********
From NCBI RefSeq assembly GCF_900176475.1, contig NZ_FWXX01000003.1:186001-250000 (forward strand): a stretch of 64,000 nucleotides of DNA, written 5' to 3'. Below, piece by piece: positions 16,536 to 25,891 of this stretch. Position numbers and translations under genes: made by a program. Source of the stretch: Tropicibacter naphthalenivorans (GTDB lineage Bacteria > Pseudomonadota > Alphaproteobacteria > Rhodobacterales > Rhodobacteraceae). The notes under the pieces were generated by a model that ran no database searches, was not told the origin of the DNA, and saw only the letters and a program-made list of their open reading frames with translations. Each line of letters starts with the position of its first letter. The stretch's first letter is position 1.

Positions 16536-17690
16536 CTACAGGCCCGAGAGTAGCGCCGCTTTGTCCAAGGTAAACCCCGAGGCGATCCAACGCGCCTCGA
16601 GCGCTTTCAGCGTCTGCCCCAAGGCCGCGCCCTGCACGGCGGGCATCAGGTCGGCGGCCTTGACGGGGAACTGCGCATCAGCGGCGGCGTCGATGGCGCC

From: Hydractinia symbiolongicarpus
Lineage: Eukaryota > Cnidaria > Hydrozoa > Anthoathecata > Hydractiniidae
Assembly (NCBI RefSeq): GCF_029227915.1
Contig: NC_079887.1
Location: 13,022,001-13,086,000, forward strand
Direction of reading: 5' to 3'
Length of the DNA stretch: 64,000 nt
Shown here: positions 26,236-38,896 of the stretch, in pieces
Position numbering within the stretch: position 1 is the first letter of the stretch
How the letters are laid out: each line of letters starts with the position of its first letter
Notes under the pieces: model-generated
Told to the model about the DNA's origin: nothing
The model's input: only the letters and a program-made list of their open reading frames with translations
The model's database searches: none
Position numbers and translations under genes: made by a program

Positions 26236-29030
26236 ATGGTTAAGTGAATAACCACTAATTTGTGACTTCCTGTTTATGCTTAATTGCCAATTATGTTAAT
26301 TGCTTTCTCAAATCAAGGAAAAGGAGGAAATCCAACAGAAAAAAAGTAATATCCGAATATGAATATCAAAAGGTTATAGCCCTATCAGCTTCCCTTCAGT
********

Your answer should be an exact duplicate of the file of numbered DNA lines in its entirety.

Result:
From NCBI RefSeq assembly GCF_900176475.1, contig NZ_FWXX01000003.1:186001-250000 (forward strand): a stretch of 64,000 nucleotides of DNA, written 5' to 3'. Below, piece by piece: positions 16,536 to 25,891 of this stretch. Position numbers and translations under genes: made by a program. Source of the stretch: Tropicibacter naphthalenivorans (GTDB lineage Bacteria > Pseudomonadota > Alphaproteobacteria > Rhodobacterales > Rhodobacteraceae). The notes under the pieces were generated by a model that ran no database searches, was not told the origin of the DNA, and saw only the letters and a program-made list of their open reading frames with translations. Each line of letters starts with the position of its first letter. The stretch's first letter is position 1.

Positions 16536-17690
16536 CTACAGGCCCGAGAGTAGCGCCGCTTTGTCCAAGGTAAACCCCGAGGCGATCCAACGCGCCTCGA
16601 GCGCTTTCAGCGTCTGCCCCAAGGCCGCGCCCTGCACGGCGGGCATCAGGTCGGCGGCCTTGACGGGGAACTGCGCATCAGCGGCGGCGTCGATGGCGCC

From: Hydractinia symbiolongicarpus
Lineage: Eukaryota > Cnidaria > Hydrozoa > Anthoathecata > Hydractiniidae
Assembly (NCBI RefSeq): GCF_029227915.1
Contig: NC_079887.1
Location: 13,022,001-13,086,000, forward strand
Direction of reading: 5' to 3'
Length of the DNA stretch: 64,000 nt
Shown here: positions 26,236-38,896 of the stretch, in pieces
Position numbering within the stretch: position 1 is the first letter of the stretch
How the letters are laid out: each line of letters starts with the position of its first letter
Notes under the pieces: model-generated
Told to the model about the DNA's origin: nothing
The model's input: only the letters and a program-made list of their open reading frames with translations
The model's database searches: none
Position numbers and translations under genes: made by a program

Positions 26236-29030
26236 ATGGTTAAGTGAATAACCACTAATTTGTGACTTCCTGTTTATGCTTAATTGCCAATTATGTTAAT
26301 TGCTTTCTCAAATCAAGGAAAAGGAGGAAATCCAACAGAAAAAAAGTAATATCCGAATATGAATATCAAAAGGTTATAGCCCTATCAGCTTCCCTTCAGT